Reflecting on 10 years of EVAIR’s contribution to air safety

11 November 2016

In the aftermath of the Linate Airport runway accident in 2001 and the Überlingen mid-air collision in 2002, EUROCONTROL set up AGAS (the High Level Action Group) which identified improvement of the incident reporting and data sharing system as one of the main ways of ensuring a proactive approach to safety.

The Safety Data Reporting and Data Flow Task Force (SAFREP) was established to address, as a matter of priority, the key areas of safety data reporting, legal, managerial, and organisation constraints, and safety data flow for European ATM, and to propose solutions to any constraints that SAFREP might identify. In this regard, putting in place voluntary reporting flows was proposed as potentially an excellent complementary fast-track mechanism to mandatory flows of reporting. The EVAIR project started with the full support of EUROCONTROL’s management and airlines’ associations, especially of IATA, but also IACA, ELFAA and AEA, among others. It was in this context that EVAIR (EUROCONTROL Voluntary ATM Incident Reporting) was born on 26 October 2006. EVAIR is the first voluntary ATM incident data collection scheme organised at a pan-European level. Within the EVAIR mechanism, ATM incident reports and feedback on them are provided on a daily or monthly basis depending on the agreement with data providers. The aim is to learn from low-level incidents and thus help to prevent accidents and serious incidents.

EVAIR’s outputs include biannual EVAIR Safety Bulletins, data support for regional events and specific ANSPs safety forums and customised analyses on issues such as impact of drones on ATM safety, and security issues connected to ATM (civil-military coordination, military interceptions, laser interference, loss of communication etc.). EVAIR also contributes to ICAO and IATA reports, among others. Since the establishment of the EVAIR mechanism, the goal has been to make the best use of ATM safety data, fully respecting confidentiality principles agreed with our safety data providers.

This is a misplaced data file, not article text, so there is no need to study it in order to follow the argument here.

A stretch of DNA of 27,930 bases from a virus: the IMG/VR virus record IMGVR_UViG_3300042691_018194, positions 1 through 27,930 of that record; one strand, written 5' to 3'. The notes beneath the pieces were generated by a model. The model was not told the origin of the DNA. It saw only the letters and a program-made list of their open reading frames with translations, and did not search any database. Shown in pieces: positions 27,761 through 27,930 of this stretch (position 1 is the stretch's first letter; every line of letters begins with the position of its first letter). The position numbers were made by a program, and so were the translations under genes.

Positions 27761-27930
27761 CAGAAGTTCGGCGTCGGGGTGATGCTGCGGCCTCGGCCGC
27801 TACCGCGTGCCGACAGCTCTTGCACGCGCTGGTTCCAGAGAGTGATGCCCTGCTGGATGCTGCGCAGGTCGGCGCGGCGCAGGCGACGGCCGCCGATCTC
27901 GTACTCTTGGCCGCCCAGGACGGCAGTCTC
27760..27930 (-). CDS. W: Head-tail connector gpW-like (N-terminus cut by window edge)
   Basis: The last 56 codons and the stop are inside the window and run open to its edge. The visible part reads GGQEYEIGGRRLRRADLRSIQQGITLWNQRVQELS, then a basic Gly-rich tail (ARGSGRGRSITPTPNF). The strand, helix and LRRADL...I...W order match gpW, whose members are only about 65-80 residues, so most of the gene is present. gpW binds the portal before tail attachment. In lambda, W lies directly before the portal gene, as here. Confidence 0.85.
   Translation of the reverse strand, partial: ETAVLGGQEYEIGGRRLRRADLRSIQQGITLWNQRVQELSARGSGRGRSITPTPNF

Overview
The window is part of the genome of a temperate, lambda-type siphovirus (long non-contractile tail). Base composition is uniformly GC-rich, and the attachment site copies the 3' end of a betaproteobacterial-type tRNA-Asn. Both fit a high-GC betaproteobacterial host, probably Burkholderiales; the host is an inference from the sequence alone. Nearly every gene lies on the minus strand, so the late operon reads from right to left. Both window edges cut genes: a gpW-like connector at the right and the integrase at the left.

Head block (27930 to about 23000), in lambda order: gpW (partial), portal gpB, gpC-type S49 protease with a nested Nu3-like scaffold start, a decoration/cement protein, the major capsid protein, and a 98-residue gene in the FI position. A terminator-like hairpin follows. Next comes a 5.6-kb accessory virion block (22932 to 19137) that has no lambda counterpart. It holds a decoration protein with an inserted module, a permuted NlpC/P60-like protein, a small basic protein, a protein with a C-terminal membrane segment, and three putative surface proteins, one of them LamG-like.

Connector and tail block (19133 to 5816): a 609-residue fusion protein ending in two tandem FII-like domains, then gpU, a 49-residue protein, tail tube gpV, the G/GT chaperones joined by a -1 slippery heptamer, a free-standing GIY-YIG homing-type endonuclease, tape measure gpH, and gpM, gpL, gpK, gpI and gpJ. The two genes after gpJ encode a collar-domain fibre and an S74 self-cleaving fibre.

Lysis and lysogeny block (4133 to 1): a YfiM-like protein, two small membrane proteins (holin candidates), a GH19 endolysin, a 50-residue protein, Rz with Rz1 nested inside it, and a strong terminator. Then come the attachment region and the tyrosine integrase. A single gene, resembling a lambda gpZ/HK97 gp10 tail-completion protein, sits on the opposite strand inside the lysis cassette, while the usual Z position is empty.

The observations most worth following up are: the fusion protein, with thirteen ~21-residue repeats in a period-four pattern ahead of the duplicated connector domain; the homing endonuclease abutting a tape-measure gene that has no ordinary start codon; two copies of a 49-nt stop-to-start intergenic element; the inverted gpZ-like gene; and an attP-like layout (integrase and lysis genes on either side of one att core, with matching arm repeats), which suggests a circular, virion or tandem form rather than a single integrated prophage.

On the occasion of EVAIR’s tenth anniversary, we look back into what the Agency has achieved as a result of the scheme:

  • EVAIR started with 10 to12 airlines during the trial period, and now we receive ATM safety reports from 130 to 160 different Air Operators yearly. They come from the whole world, but all of them fly regularly through European airspace. All European ANSPs plus those who are bordering ECAC airspace cooperate with EVAIR and participate either by providing preliminary reports or delivering feedback on occurrences reported by the airlines’ Safety Managers.
  • A total of 22,300 airline occurrence reports were collected, plus 22,200 reports from ANSPs. ANSP reports encompass feedback, Call Sign Similarity and specific ANSP reports without the involvement of the air operators. 
  • All reports have been analysed and uploaded in the database by the EVAIR analysts who are ATM experts, mainly air traffic controllers seconded from EUROCONTROL Member States. Over the decade, almost 30 of them have worked on EVAIR activities and have returned to their home organisation with lessons learnt. In addition to air traffic controllers, experienced pilots and engineers are also involved in the process of incident analyses for specific types of occurrences like TCAS RAs.

Being proactive in safety related matters is one of EVAIR’s core undertakings. Dragica Stankovic, EVAIR’s Function manager, explains why: “Sometimes, even spotting deleted lines on the taxiway or runway and reporting it without having the incident prevents the occurrences to happen. In one instance, pilots reported deleted lines on the ground, and EVAIR transferred the message to the responsible airport resulting in the airport repainting those lines immediately; but this was not the end of the story. The affected airport additionally improved its own safety procedures by improving regular surface inspection procedures. With this prompt action, the problem has been solved for the long-term and without serious incident or accident. At the same time quick feedback and prompt action motivates pilots and air traffic controllers to continue reporting.”

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